According to data provided by the Federal Deposit Insurance Corporation (FDIC), approximately 250,000 foreclosures are initiated in the United States each year. For a homeowner, dealing with a foreclosure, or the possibility of foreclosure, can be deeply stressful, even traumatic.

If you or your loved one is facing foreclosure in Texas, it is crucial that you have a basic understanding of relevant state and federal regulations. Here, our Dallas wrongful foreclosure lawyer provides an overview of the most important things that you need to know about the foreclosure laws in Texas.

An Overview of Texas Foreclosure Laws

Most Mortgages in Texas Have a Grace Period

If you miss a single mortgage payment by a few days, it is not the end of the world — far from it. Most mortgages in Texas have a grace period, typically one that is between ten days and fifteen days. When possible, it is critical that you make your mortgage payments on time. Though, you should also familiarize yourself with the grace period that applies to your specific mortgage, so that you know if you are being charged an unfair late payment fee.

Federal Law Generally Requires Lenders To Take Action During the Pre-Foreclosure Period

For most mortgages, federal law (12 CFR § 1024.39) requires lenders to take certain actions during the pre-foreclosure period. The pre-foreclosure period is defined as the timeframe between when a payment was missed and the time when a foreclosure is actually initiated by the lender. During this period, mortgage lenders generally have a duty to follow certain early intervention requirements.

More specifically, lenders should call the borrower and send a written notification letter.  If you are having trouble making your mortgage payments, you should take action during the pre-foreclosure period. You may be able to get a loan modification or some form of forbearance from your lender. Ignoring phone calls and letters from your lender will only create more problems.

No Right of Redemption Under Texas Foreclosure Law

One of the most important things that homeowners in Texas need to know about the state’s foreclosure laws is that there is no right of redemption. A right of redemption, which exists in some jurisdictions, give homeowners the right to repurchase a property for the same price that it was sold at in a foreclosure auction. As there is no general statutory right of redemption in Texas, borrowers have little to no opportunity to redeem a home once it has been sold in foreclosure.

Texas Law Allows For Non Judicial Foreclosure

In Texas, the overwhelming majority of foreclosures are non judicial foreclosures. Most mortgage agreements in the state contain a ‘power of sale’ clause, which grants a lender the right to foreclose on the property by itself — without taking the borrower to court. Unfortunately for homeowners in Texas, non judicial foreclosures typically proceed far more quickly than do judicial foreclosures.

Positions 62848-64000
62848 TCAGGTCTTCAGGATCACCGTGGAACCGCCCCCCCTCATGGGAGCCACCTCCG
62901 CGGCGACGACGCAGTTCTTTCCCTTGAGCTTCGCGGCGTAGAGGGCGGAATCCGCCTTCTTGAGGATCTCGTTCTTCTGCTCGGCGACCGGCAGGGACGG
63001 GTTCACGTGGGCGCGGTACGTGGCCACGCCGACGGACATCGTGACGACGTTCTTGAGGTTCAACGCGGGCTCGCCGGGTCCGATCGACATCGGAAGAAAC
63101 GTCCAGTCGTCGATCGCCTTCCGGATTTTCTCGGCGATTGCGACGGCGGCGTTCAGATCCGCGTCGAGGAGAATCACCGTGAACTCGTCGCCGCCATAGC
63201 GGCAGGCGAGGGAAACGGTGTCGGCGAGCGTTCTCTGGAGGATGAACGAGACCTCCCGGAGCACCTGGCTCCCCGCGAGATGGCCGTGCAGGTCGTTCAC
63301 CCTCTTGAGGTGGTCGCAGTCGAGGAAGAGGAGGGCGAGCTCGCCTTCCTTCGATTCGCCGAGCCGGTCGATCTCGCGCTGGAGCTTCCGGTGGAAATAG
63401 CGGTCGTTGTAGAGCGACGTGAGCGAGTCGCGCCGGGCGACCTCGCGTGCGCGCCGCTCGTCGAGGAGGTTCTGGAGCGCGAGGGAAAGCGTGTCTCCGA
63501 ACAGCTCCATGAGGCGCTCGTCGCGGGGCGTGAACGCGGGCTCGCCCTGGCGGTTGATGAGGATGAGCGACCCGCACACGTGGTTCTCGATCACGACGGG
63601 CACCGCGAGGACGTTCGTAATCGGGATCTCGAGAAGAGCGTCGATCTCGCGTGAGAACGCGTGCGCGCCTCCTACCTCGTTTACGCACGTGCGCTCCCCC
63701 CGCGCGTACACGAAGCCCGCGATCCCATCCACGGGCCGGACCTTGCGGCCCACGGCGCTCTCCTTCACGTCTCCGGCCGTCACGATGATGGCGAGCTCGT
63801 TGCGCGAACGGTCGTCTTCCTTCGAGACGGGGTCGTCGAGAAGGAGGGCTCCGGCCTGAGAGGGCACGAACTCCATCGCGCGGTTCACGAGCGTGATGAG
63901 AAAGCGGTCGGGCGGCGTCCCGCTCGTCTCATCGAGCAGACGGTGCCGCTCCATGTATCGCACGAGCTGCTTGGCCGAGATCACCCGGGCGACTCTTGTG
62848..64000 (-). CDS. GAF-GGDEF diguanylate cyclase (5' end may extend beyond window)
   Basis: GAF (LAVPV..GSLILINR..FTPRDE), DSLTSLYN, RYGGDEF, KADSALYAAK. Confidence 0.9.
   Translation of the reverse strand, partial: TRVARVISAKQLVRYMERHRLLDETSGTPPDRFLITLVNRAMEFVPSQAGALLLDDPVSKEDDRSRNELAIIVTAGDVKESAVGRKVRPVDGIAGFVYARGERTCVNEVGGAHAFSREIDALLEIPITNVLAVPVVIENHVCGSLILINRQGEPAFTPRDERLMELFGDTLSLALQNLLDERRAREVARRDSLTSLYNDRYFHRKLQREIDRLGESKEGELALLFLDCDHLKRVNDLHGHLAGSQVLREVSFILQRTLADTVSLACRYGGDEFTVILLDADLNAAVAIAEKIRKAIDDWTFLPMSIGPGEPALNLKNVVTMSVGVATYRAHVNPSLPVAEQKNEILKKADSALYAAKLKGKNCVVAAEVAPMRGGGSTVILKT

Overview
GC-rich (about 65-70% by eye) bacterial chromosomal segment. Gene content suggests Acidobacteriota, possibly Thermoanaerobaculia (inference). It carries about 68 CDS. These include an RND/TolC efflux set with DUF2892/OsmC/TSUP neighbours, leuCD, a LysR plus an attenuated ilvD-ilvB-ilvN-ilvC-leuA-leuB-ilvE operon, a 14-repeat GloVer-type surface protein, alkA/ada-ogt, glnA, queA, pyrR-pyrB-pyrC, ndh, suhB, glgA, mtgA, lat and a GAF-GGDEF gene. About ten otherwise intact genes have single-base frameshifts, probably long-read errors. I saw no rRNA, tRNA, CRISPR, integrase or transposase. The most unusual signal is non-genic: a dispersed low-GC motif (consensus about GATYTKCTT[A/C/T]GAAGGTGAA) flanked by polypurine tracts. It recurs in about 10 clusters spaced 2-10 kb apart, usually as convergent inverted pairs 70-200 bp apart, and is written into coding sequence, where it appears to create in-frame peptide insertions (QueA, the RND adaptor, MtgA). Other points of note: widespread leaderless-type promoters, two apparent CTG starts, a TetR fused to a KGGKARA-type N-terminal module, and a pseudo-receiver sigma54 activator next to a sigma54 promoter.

In fact, most non judicial foreclosures are completed within a few months, whereas judicial foreclosures can take more than a year. For this reason, financially distressed homeowners need to take immediate action to protect their rights. If you are falling behind on your mortgage or you have received a foreclosure notice, you should contact an experienced attorney right away.

Following Foreclosure, a Lender May Seek a Deficiency Judgment

With some limited exceptions, foreclosure sales typically do not satisfy the full amount of the defaulted mortgage. As a result, lenders may attempt to take additional action to hold the foreclosed-upon borrower personally liable for the remaining amount. This is done through a type of legal claim called a deficiency judgment or deficiency action. Facing a deficiency judgment after already being foreclosed upon can be devastating.

If you find yourself facing a potential deficiency judgment, you need to know how to explore all of your available legal options. You may be entitled to an offset in the deficiency when accounting for the fair market value of the property that was foreclosed on. A Texas wrongful foreclosure attorney can protect you protect your legal rights.  

Get Help From our Dallas, TX Wrongful Foreclosure Attorney Today

At Khirallah PLLC, our Texas wrongful foreclosure lawyer is committed to providing effective, personalized legal representation to homeowners. If you or your loved one is facing a wrongful foreclosure or has already been wrongfully foreclosed on, we are here to help.

To set up a free, fully confidential review of your wrongful foreclosure case, please do not hesitate to contact our Dallas law office today.

Author Photo

Rachel Khirallah

Rachel E. Khirallah is the founder of Khirallah, PLLC. She was admitted to the Texas Bar and U.S. District Court, Northern District of Texas in 2005 after graduating from Texas Tech University School of Law, and admitted to the U.S District Court, Eastern District of Texas in 2006.

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